WE'VE MOVED! IsraPundit has relocated to Click here to go there now.
News and views on Israel, Zionism and the war on terrorism.

February 13, 2003


A probing article that appears in this week's The New Yorker magazine. It cites the various reasons given for attacking Saddam's Iraq and then suggests that such an attack might well have a larger, regional view, in mind, the beginning of which is the assault upon Iraq. What, we are asked, will take place in the region after Saddam's removal? How will change have a major impact on Israel, Iran, Syria (and its client Lebanon), and the various terror organizations?
[...] One can easily derive from Wurmser's book [Wurmer, his book, and his perspective can be found within the text of the link given] a crisp series of post-Saddam moves across the chessboard of the Middle East. The regime in Iran would either fall or be eased out of power by an alliance of the radical students and the more moderate mullahs, with the United States doing what it could to encourage the process. After regime change, the United States would persuade Iran to end its nuclear-weapons program and its support for terrorists elsewhere in the Middle East, especially Hezbollah. Syria, now surrounded by the pro-American powers of Turkey, the reconfigured Iraq, Jordan, and Israel, and no longer dependent on Saddam for oil, could be pressured to coƶperate with efforts to clean out Hamas, Islamic Jihad, and Hezbollah. As Syria moved to a more pro-American stand, so would its client state, Lebanon. That would leave Hezbollah, which has its headquarters in Lebanon, without state support. The Palestinian Authority, with most of its regional allies stripped away, would have no choice but to renounce terrorism categorically. Saudi Arabia would have much less sway over the United States because it would no longer be America's only major source of oil and base of military operations in the region, and so it might finally be persuaded to stop funding Hamas and Al Qaeda through Islamic charities.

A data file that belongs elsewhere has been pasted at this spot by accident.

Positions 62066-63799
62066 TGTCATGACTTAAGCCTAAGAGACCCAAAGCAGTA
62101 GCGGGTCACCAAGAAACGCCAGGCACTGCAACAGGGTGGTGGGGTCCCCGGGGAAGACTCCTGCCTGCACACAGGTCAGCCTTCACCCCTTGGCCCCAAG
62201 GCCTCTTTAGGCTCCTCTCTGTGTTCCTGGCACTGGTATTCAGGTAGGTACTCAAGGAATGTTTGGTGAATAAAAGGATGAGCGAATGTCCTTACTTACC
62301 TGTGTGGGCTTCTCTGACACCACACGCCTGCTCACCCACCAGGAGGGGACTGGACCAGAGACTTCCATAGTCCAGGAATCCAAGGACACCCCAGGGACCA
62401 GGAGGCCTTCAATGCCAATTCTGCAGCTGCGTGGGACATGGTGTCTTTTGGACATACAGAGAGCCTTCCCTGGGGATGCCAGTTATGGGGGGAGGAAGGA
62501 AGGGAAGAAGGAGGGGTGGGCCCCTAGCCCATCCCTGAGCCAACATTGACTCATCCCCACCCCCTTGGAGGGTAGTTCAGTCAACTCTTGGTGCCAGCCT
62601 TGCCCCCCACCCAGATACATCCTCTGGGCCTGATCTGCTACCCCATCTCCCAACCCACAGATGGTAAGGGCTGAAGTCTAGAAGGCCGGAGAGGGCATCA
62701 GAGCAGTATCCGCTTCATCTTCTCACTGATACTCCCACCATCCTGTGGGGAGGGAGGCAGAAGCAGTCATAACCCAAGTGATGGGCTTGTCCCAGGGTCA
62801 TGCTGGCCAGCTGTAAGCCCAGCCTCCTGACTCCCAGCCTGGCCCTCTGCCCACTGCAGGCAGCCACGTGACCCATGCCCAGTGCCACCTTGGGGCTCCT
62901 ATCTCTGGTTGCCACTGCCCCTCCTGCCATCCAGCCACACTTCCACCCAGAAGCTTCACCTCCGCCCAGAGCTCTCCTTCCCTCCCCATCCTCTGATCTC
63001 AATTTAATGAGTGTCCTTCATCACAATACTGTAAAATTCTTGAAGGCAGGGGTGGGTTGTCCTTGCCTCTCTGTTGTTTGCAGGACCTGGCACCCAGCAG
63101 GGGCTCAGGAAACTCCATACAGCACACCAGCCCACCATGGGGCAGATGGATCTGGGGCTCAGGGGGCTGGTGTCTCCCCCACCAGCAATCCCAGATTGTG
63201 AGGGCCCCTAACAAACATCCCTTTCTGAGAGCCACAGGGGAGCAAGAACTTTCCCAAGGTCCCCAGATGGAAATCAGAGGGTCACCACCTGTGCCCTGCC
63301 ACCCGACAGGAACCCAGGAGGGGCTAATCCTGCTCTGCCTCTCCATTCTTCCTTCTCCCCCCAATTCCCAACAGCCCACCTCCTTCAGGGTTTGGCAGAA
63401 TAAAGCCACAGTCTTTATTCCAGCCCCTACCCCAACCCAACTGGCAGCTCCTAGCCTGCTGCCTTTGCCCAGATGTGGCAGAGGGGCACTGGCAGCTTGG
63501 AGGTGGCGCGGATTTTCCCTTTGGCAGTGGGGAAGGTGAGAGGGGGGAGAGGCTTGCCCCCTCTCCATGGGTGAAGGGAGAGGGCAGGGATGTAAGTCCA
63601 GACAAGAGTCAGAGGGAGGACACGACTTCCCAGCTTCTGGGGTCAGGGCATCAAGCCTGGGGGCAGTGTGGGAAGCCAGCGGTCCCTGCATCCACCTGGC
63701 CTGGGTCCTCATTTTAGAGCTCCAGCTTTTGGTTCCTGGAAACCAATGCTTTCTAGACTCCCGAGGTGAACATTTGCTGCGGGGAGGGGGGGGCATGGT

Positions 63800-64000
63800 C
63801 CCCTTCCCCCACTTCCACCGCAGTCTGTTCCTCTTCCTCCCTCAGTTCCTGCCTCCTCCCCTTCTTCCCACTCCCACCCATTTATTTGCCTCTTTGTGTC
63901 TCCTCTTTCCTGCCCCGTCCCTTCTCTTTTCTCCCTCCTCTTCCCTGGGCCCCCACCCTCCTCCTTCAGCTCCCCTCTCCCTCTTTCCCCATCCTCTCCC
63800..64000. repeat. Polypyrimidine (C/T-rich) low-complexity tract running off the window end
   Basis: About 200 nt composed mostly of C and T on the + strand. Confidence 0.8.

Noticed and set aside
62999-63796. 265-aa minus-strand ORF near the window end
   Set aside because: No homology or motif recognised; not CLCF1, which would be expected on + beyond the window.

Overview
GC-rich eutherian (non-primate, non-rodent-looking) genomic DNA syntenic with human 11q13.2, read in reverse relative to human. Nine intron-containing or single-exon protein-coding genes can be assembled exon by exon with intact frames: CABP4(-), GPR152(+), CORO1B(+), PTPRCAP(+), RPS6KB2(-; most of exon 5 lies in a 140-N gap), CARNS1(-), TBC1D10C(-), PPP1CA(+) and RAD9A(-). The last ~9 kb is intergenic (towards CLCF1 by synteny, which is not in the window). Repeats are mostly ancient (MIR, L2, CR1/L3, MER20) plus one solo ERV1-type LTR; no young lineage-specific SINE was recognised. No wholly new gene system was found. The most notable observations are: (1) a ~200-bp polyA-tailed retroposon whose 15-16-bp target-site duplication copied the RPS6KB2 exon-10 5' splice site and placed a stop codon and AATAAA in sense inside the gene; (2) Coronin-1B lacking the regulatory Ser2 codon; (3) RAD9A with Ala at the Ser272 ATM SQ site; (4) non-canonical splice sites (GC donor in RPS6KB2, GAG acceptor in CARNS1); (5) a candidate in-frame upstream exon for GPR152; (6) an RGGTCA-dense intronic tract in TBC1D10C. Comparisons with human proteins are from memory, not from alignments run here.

A few things should be said about this vision of the near-term future in the Middle East. It is breathtakingly ambitious and optimistic. It might plausibly be described as a spreading of democracy but, perhaps more important, it would also involve, as the "Clean Break" paper said, forcefully altering the regional balance of power. And it differs greatly from the vision of the future of the Middle East that will prevail among liberals, both here and abroad, after the war in Iraq. It treats Pan-Arab nationalism as illegitimate. It does not accept the widespread assumption that no regional good can follow the fall of Saddam unless peace talks between Israel and the Palestinian Authority begin immediately. And it sees the fall of Saddam Hussein less as the end of a great diplomatic and military effort than as a step in an ongoing process. [more]